When a blade server does make sense for an organization, we’re happy to supply a product that’s easier to deploy, has greater performance/watt than HP’s latest c-Class line-up and also includes back-end software that’s open-ended and built on industry standards to fully integrate into the tools customers already use for management (such as Altiris, Microsoft MOM/SMS and Novell Management software).

2) Ease of deployment:  Our customers’ aspirations to achieve 30/70 says they  want to spend more time on innovation and less on management and maintenance, which would include fumbling with deployment.  Customers want fast deployment right out of the box.  To test how we were doing, we recently commissioned a comparative report (Dell’s existing blade design vs. HP’s new c-Class blades)   The third-party analyst that conducted the study ordered a chassis full of blades off of each of and just like a customer would.  To summarize, the report found the typical implementation time for 10 Dell 1955 blades (a full configuration) was roughly 1 hour and 5 minutes versus 3 hours and 34 minutes for a full configuration (16 blades) of HP c-Class blades.  We also saved a few trees by only shipping Dell blades in 2 boxes, instead of the 78 boxes shipped by HP.

Good server administrators are difficult to find and demand high compensation.  The math is easy:  HP blades take 75% longer for an administrator to deploy. Imagine the impact to a typical 300-unit blade deployment. That’s valuable IT staffing that could be focused on innovation…not maintenance.

3) The marriage of energy efficiency and performance:  We have personally seen the effect rising energy costs can have on data centers and consistently hear that customers want to improve efficiency without compromising performance. Our blade R&D team has been hard at work finding ways to increase performance with less energy, and I was happy to see that a comparative test showed that we’ve made great progress.  It showed that our current offering — PowerEdge 1955 Blade server — drew less power (which of course means less heat) and performed better per blade than the new HP BladeSystem c-Class  The Dell 1955 system achieved better performance/watt at every configuration tested regardless of blade count.  I wonder what HP’s “Blade Wonk” thinks of those numbers.

You’ll see our blade advantage growing later this year even more.  Here’s a recent post where you can get a sneak peek on what’s coming.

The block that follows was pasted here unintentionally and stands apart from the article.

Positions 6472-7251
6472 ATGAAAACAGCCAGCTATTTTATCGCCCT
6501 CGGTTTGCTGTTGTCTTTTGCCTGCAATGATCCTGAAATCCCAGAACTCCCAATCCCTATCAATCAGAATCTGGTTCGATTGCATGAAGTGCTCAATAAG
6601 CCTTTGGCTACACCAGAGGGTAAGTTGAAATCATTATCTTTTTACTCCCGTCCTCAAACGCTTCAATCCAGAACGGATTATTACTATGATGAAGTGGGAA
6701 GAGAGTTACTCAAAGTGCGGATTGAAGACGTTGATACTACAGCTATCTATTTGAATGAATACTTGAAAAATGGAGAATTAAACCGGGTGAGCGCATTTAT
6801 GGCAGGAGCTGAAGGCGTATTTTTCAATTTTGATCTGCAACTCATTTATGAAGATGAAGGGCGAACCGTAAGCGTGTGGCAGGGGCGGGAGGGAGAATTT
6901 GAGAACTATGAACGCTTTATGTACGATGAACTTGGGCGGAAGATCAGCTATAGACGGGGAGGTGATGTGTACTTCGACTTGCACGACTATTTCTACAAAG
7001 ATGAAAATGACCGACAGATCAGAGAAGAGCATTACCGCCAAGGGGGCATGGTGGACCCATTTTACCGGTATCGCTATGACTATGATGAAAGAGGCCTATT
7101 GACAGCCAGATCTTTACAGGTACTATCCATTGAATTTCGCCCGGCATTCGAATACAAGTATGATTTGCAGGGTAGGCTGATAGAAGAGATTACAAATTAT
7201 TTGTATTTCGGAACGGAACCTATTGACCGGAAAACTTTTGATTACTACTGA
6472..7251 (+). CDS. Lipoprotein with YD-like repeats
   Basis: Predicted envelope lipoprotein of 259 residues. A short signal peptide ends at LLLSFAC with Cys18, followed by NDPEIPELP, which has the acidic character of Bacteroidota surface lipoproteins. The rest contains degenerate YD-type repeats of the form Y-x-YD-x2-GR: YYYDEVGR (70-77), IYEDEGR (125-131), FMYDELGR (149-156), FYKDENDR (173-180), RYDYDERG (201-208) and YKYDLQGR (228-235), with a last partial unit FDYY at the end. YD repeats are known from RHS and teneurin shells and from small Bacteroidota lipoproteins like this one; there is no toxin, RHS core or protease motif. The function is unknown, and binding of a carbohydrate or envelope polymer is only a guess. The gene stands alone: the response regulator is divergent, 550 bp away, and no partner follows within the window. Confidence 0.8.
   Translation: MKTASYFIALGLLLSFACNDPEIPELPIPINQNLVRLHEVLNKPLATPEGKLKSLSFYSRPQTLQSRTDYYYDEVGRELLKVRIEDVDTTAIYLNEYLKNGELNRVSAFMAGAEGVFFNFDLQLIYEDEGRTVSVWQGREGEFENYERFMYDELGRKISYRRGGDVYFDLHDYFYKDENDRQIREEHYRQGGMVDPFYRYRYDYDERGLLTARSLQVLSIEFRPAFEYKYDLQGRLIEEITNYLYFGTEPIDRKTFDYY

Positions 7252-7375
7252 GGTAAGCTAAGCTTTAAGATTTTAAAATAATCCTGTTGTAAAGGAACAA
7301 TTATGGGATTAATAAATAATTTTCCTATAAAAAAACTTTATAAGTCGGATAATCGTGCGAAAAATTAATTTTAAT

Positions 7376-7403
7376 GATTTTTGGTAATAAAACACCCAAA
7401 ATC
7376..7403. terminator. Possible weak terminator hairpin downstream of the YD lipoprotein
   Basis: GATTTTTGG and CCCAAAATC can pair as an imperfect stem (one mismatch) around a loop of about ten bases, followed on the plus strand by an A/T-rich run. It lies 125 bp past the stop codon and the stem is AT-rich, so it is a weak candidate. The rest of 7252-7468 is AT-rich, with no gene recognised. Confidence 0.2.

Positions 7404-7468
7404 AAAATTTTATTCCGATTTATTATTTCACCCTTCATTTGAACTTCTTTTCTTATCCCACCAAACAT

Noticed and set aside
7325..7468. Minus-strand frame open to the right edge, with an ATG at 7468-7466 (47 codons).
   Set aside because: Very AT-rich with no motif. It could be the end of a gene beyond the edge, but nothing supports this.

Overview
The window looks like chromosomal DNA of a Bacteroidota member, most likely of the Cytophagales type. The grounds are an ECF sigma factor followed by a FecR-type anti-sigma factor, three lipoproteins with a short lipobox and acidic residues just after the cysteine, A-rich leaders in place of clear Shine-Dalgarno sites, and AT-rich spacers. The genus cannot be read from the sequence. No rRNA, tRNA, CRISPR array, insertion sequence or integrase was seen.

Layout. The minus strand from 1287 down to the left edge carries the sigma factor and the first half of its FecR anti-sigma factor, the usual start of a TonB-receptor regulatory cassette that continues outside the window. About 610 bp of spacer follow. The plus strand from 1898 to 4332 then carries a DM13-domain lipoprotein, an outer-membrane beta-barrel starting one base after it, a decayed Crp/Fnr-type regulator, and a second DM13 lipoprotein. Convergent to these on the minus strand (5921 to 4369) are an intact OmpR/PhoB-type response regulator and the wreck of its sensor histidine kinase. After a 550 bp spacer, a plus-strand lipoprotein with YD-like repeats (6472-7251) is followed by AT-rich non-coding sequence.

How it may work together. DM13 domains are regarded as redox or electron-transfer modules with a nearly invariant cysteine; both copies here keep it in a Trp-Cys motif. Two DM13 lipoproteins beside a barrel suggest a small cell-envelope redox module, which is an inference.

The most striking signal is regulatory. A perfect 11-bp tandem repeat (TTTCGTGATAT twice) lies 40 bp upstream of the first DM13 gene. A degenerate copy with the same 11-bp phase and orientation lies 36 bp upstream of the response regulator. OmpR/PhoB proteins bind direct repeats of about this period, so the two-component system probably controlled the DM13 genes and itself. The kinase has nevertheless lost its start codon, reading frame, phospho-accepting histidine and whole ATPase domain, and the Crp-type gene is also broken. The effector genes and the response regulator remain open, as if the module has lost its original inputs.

4) Data center vs. Platform perspective:  The last point we hear from customer may be the most important.  They are focused on long-term goals and projects designed to optimize their data centers and not just one specific server or application.  HP’s “Blade Everything” campaign puts way too much focus on the platform instead of real customer pain points like IT complexity, power and cooling.

Instead of subscribing to the “Blade (and Upgrade) Everything” mantra, we believe it’s in customers’ best interests to evaluate what makes the most sense for their businesses.  Sure, shiny new blades can provide an enormous amount of value in total cost of ownership, but for some customers the decreased flexibility and increase in infrastructure costs required to power and cool this density may completely negate TCO benefits.  “Blade When Appropriate” proposes that customers look at a variety of options including blade and rack-mounted servers when evaluating solutions.

I believe the “Blade Everything” approach will actually increase IT complexity and make it more difficult to reach customers’30/70 goals.  This clashes with where CIOs and their teams want to focus today.

As always, I’d love to hear any additional insights or ideas you might have about blade servers and the 30/70 innovation to maintenance imperative.  Please feel free to comment on this post, head over to IdeaStorm or blog about it on your own and tag it “Dell30/70” so we can find you.

About the Author: Glenn Keels